Creaky floors point to in­stal­la­tion is­sues

The Observer (Sarnia) - - HOMES - MIKE HOLMES

Have you ever tried sneak­ing down to the kitchen for a mid­night snack, only to be foiled by the tell­tale squeak of your floors, alert­ing the rest of the house to your pres­ence? Creak­ing and bounc­ing floors could be a sign that your floor­ing wasn’t in­stalled prop­erly.

How do you di­ag­nose the source of your creak­ing floors? And more im­por­tantly, how do you fix it?

Squeaks com­ing from in­side the house

Squeaky and creaky floors are usu­ally re­lated to one of two things: your floor joists or your choice of sub­floor. While some­times old hard­wood floors can start to squeak (they ex­pand and con­tract de­pend­ing on hu­mid­ity lev­els), you may be able to eye­ball if your squeaky floors are due to your hard­wood. In the win­ter, it might shrink and leave gaps, and in the sum­mer it might look wavy as the hard­wood swells with mois­ture.

If the prob­lem is re­lated to your floor joists, it’s likely that they’ve been spaced too far apart, or they haven’t been prop­erly blocked. Block­ing be­tween your joists add a stiff­ness, pre­vent­ing them from mov­ing, which means less squeaks. If you have ac­cess to the joists from be­low (like in an un­fin­ished base­ment), you can add more block­ing — as­sum­ing there aren’t any ducts or wiring in the way.

The sub­floor may be the cul­prit. Do you know what your sub­floor ma­te­rial is? Ply­wood is my pre­ferred ma­te­rial, but even ply­wood, if not prop­erly se­cured, can still end up squeak­ing.

Of­ten, when in­stalling new sub­floors, builders will opt to use a nail gun be­cause it’s faster. They say time is money, but opt­ing for speed isn’t al­ways the best choice. Quickly fir­ing a few nails into your sub­floor, you’ll likely miss the floor joists. For base­ments with un­fin­ished ceil­ings, you could even go down­stairs and be able to see just how many nails didn’t hit the joists. With­out a strong enough con­nec­tion, the sub­floor can pull away from the joists and squeak when you walk over it.

This is why I al­ways go for the “glue it and screw it” method. Whether you go with ply­wood or ori­ented strand board (OSB), you glue the sub­floor down to the floor joists to make the nec­es­sary con­nec­tion, and then add screws to hold the sub­floor in place.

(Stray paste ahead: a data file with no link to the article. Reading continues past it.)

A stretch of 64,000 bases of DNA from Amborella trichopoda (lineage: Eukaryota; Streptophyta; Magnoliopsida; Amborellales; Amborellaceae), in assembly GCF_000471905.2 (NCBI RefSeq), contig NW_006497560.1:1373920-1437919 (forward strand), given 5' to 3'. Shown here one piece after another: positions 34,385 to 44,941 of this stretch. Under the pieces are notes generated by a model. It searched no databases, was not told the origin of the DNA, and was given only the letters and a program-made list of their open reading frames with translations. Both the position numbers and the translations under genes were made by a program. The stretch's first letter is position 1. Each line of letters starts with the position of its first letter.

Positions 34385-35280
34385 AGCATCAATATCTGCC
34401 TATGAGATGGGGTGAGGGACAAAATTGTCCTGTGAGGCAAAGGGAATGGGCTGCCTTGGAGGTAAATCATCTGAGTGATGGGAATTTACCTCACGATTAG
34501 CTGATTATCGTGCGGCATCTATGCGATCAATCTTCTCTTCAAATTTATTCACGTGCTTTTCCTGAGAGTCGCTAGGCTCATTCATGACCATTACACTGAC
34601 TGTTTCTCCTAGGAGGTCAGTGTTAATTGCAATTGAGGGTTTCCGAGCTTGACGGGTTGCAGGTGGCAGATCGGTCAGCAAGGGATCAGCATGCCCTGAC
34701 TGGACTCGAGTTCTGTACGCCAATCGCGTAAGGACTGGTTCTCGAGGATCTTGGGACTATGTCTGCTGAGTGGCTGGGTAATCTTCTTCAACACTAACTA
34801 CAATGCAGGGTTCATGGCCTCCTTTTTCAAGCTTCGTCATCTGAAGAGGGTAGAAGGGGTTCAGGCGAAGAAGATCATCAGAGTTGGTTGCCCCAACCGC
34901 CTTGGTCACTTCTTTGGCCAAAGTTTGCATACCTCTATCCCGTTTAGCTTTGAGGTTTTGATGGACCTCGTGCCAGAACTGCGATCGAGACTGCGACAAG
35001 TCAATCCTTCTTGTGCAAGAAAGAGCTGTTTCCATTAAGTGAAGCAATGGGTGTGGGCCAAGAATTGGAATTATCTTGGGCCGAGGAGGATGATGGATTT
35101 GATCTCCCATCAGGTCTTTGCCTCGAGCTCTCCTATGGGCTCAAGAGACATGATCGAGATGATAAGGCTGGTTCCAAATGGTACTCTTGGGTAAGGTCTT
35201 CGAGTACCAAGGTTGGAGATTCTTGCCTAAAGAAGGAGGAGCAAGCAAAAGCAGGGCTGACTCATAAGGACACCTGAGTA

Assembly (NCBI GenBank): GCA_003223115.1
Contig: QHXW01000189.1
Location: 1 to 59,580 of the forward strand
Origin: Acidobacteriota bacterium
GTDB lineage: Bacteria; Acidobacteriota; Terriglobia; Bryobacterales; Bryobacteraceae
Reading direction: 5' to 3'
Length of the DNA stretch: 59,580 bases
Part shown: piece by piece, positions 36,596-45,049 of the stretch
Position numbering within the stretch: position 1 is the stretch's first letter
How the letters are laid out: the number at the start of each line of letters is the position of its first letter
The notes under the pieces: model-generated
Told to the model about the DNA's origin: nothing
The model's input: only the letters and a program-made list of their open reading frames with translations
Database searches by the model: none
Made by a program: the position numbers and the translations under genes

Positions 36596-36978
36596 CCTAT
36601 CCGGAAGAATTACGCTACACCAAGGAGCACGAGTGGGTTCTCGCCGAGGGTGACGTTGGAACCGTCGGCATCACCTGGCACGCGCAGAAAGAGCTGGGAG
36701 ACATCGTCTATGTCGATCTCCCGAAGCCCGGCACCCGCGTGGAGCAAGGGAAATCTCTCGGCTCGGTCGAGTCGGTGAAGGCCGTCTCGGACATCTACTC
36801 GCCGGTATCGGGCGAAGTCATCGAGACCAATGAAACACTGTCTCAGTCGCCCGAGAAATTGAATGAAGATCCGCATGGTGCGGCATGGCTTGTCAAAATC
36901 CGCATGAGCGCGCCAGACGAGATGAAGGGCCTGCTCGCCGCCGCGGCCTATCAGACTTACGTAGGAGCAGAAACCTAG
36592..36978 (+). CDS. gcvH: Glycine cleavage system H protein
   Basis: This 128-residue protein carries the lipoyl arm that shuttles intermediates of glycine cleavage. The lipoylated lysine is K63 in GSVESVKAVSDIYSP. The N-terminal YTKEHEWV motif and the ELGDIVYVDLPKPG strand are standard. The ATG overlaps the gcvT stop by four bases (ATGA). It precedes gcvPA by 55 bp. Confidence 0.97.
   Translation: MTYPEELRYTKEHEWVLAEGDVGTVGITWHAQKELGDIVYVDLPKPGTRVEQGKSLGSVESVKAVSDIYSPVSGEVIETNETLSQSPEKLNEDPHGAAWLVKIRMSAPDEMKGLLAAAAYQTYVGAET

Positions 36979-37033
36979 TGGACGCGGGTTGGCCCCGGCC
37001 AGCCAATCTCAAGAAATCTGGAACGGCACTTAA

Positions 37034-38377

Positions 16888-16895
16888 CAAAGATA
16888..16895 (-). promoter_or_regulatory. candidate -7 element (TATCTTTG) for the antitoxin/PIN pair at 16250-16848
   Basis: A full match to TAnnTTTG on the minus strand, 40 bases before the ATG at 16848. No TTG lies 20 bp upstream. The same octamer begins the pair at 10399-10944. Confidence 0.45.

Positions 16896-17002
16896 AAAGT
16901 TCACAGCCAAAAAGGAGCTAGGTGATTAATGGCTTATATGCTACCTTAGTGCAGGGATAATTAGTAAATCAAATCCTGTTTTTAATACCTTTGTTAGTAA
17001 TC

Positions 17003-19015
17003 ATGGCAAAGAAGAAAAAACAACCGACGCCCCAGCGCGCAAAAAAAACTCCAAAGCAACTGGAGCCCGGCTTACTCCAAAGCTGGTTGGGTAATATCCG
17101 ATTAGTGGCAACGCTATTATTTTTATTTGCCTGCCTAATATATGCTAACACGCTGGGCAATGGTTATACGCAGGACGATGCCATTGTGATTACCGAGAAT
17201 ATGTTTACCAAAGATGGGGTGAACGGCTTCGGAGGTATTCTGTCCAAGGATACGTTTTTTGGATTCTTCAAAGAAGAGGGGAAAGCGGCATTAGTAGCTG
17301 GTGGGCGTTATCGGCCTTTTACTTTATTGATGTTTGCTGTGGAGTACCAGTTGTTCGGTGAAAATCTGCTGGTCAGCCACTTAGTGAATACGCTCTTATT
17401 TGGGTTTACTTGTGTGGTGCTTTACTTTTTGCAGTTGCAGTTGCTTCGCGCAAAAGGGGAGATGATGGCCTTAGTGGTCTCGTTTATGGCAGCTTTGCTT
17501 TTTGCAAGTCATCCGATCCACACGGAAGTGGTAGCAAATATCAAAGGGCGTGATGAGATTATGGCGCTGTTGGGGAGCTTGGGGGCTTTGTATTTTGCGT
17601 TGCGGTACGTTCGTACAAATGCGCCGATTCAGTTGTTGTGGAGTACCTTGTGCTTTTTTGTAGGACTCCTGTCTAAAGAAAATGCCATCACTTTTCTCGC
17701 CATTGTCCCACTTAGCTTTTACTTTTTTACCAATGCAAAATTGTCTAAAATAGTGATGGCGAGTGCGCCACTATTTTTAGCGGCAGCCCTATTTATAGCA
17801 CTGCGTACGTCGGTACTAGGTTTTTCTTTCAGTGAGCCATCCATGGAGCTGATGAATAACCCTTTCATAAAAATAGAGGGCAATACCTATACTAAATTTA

Nails can start to pull away, lead­ing to those tell-tale creaks you hear. In­stead, glue the sub­floor down to make the nec­es­sary con­nec­tion, and add screws to hold the ma­te­rial in place. Un­like nails, the screws will keep from com­ing loose over time.

If you don’t have ac­cess to the area un­der­neath the floor, your best bet is to pull up the ex­ist­ing floor, prop­erly glue and screw the sub­floor against the joists (and be sure it’s ply­wood). Un­for­tu­nately it’s not a cheap so­lu­tion, but it will solve the prob­lem.

Base­ment sub­floors and wa­ter

Now, your base­ment is a spe­cific case that needs ex­tra con­cern. Why? It needs to be equipped to deal with wa­ter. Con­crete is por­ous, so it can ab­sorb wa­ter like a sponge, and on your base­ment slab, you will even­tu­ally have mois­ture seep through. Know­ing that, you need to take steps to take care of that wa­ter.

Some con­trac­tors will rec­om­mend putting down a layer of plas­tic to act as a mois­ture bar­rier. This will keep wa­ter from com­ing in con­tact with your floor­ing, but with­out a way for that mois­ture to vent, you may be look­ing at mould growth.

In­stead, my guys use in­su­lated sub­floor pan­els. One side of the panel has raised foam in­su­la­tion to al­low for air flow, while the other side has sheath­ing. Placed foam side down, di­rectly against the con­crete, the panel al­lows any mois­ture that does come through the slab to dry over time. It also cre­ates a ther­mal break be­tween the cold slab and your warm base­ment, cre­at­ing bet­ter en­ergy ef­fi­ciency.

Wa­ter needs to be able to move to­ward the base­ment drain, so if your con­crete floor is wavy, you may want to ap­ply some self-lev­el­ling un­der­lay­ment to en­cour­age that move­ment. Some mi­nor slop­ing is fine, but if it’s ex­treme, it’s a pretty sim­ple fix.

Mak­ing smart choices when it comes to your in­te­ri­ors will save you money in the long run. Put down good qual­ity floor­ing, in­stall it cor­rectly and make sure that it makes sense for the way you live. Mike Holmes and his son, Mike

Jr. are back! Watch Holmes And Holmes at 10 p.m. ET/PT on HGTV Canada. For more in­for­ma­tion, visit makeitright.ca.

MIKE HOLMES PHOTO

Creak­ing and bounc­ing floors could be a sign that your floor­ing wasn’t in­stalled prop­erly, says build­ing ex­pert Mike Holmes. Mak­ing smart choices when it comes to your in­te­ri­ors will save you money in the long run, he said. Put down good qual­ity floor­ing, in­stall it cor­rectly and make sure that it makes sense for the way you live.

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